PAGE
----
Detroit — As sophisticated electronics and sensors become ubiquitous in mass-market vehicles, suppliers are looking for ways to pack more electronics onto the outside of vehicles while maintaining desirable aesthetics.
A new report by Allied Market Research estimated the automotive sensors market at $22 billion in 2015, and projected it will reach $37 billion by 2022. Driver assistance functions such as back-up cameras and collision warnings are already common on today's vehicles, and OEMs are looking ahead to a fully autonomous future.
But sensors are subject to several packaging requirements; metal — even metallic paint — can interfere with the sensor's operation, as well as plastic that is too thick or coated.
“It works great in the lab … but if you have to disguise it behind the bumpers, it's a little bit tricky,” said Robert Hurley of Hella Group, a Germany-based supplier of lighting and electronics. Hurley's U.S.-based team handles the vehicle integration portion of the sensors business.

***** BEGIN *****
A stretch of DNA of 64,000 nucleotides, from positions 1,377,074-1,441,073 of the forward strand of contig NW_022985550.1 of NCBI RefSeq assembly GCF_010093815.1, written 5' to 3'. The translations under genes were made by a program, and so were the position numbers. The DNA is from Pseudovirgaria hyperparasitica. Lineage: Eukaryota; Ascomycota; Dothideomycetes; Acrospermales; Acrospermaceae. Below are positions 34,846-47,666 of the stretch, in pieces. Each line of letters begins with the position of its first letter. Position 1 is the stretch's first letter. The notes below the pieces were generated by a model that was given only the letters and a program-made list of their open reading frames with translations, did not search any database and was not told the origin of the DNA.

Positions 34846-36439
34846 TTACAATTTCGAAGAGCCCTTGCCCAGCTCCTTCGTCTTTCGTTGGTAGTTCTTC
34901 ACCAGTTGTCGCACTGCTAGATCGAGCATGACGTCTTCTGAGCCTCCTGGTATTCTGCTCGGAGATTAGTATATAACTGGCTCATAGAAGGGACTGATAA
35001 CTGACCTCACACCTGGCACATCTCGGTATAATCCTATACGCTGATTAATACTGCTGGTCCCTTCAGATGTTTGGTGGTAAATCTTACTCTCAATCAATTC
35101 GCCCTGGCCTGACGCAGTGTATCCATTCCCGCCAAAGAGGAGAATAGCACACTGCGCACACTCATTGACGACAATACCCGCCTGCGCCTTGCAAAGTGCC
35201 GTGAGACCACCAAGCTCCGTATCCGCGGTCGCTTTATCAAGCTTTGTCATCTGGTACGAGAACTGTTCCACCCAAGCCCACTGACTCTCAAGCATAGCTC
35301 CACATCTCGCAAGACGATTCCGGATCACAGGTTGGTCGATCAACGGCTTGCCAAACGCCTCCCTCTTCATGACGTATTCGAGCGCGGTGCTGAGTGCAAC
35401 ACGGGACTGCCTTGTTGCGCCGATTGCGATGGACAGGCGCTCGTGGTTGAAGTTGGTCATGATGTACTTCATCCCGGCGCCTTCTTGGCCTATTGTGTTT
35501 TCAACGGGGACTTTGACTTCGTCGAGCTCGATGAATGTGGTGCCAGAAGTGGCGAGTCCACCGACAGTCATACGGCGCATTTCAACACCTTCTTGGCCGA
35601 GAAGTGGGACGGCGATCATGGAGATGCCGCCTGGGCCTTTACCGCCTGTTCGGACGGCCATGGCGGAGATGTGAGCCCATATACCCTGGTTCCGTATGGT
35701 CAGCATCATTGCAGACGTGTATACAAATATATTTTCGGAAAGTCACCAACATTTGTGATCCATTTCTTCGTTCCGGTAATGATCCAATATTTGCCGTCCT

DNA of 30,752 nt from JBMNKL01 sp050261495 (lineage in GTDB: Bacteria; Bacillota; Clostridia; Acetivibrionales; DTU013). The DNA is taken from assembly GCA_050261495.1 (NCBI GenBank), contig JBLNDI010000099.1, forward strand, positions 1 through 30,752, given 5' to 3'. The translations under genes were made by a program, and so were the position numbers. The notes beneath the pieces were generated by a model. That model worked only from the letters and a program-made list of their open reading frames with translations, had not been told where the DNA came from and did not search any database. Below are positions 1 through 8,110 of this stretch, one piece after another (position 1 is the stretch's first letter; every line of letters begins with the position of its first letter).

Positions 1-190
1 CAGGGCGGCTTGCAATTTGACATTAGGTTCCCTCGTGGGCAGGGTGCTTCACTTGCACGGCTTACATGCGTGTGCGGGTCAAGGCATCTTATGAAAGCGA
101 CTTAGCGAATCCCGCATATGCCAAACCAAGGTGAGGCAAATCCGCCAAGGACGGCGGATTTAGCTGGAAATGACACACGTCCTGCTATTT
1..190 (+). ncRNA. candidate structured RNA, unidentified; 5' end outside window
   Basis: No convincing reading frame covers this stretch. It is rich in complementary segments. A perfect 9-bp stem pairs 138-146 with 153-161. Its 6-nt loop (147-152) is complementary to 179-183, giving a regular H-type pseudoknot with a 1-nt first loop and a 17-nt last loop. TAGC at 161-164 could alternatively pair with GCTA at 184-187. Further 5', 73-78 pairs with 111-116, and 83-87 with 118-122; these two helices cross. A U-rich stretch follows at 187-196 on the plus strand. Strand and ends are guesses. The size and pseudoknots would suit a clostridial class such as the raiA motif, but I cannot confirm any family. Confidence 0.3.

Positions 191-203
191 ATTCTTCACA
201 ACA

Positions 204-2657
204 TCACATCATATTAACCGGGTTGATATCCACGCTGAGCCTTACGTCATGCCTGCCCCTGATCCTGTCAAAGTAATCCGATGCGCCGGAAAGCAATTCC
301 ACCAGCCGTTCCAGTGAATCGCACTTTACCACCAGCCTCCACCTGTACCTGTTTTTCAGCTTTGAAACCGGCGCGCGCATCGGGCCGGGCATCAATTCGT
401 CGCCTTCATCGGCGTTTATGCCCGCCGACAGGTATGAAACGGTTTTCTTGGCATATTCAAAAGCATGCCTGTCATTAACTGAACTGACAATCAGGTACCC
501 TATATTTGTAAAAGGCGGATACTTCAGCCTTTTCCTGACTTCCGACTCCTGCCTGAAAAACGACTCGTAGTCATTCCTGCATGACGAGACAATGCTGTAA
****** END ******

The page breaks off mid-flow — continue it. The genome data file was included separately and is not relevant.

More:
OEMs and suppliers design around these challenges with varying levels of subtlety. Sensors can be hidden behind a grille or under transparent plastic, and we've all seen those telltale circle cutouts on a bumper that signify ultrasonic parking sensors — “pimples,” as Hurley calls them.
Hella is looking for new ways to integrate sensors into vehicles, including opportunities to fuse different functions into a single unit. A new compact radar-based sensor — in a plastic housing not much bigger than a matchbox — can switch between long-range and short-range. The company says the sensor has a larger field of vision, better range and higher resolution than standard ultrasonic sensors.
That could mean the eyes and ears of the vehicle get an attractive, pimple-free face.
“Our goal here is to replace the ultrasonic sensors,” Hurley said, noting that consumers — especially those who just spent $70,000 on a new high-tech vehicle — often prefer electronics that function invisibly.
“The bumpers have become really the instrument panels that the users don't understand,” he said.